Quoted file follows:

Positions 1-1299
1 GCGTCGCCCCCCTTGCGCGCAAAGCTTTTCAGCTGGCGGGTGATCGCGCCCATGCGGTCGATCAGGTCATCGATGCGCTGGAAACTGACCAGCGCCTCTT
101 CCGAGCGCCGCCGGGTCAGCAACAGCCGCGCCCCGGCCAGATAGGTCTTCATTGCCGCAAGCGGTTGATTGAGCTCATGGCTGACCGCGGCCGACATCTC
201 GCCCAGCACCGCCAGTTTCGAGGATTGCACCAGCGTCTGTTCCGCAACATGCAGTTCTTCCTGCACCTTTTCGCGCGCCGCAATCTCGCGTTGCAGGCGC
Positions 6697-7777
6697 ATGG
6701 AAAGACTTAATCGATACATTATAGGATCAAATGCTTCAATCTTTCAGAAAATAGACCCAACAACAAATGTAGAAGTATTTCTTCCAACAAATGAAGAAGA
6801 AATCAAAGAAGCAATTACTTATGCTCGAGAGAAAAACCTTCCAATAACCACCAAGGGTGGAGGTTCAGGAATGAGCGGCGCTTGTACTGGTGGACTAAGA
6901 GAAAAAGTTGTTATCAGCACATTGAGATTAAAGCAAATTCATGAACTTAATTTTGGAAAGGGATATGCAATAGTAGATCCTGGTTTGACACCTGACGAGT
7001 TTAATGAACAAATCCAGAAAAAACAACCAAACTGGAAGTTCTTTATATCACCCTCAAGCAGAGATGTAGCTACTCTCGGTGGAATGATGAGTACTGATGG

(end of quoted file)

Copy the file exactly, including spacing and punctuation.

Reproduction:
Positions 1-1299
1 GCGTCGCCCCCCTTGCGCGCAAAGCTTTTCAGCTGGCGGGTGATCGCGCCCATGCGGTCGATCAGGTCATCGATGCGCTGGAAACTGACCAGCGCCTCTT
101 CCGAGCGCCGCCGGGTCAGCAACAGCCGCGCCCCGGCCAGATAGGTCTTCATTGCCGCAAGCGGTTGATTGAGCTCATGGCTGACCGCGGCCGACATCTC
201 GCCCAGCACCGCCAGTTTCGAGGATTGCACCAGCGTCTGTTCCGCAACATGCAGTTCTTCCTGCACCTTTTCGCGCGCCGCAATCTCGCGTTGCAGGCGC
Positions 6697-7777
6697 ATGG
6701 AAAGACTTAATCGATACATTATAGGATCAAATGCTTCAATCTTTCAGAAAATAGACCCAACAACAAATGTAGAAGTATTTCTTCCAACAAATGAAGAAGA
6801 AATCAAAGAAGCAATTACTTATGCTCGAGAGAAAAACCTTCCAATAACCACCAAGGGTGGAGGTTCAGGAATGAGCGGCGCTTGTACTGGTGGACTAAGA
6901 GAAAAAGTTGTTATCAGCACATTGAGATTAAAGCAAATTCATGAACTTAATTTTGGAAAGGGATATGCAATAGTAGATCCTGGTTTGACACCTGACGAGT
7001 TTAATGAACAAATCCAGAAAAAACAACCAAACTGGAAGTTCTTTATATCACCCTCAAGCAGAGATGTAGCTACTCTCGGTGGAATGATGAGTACTGATGG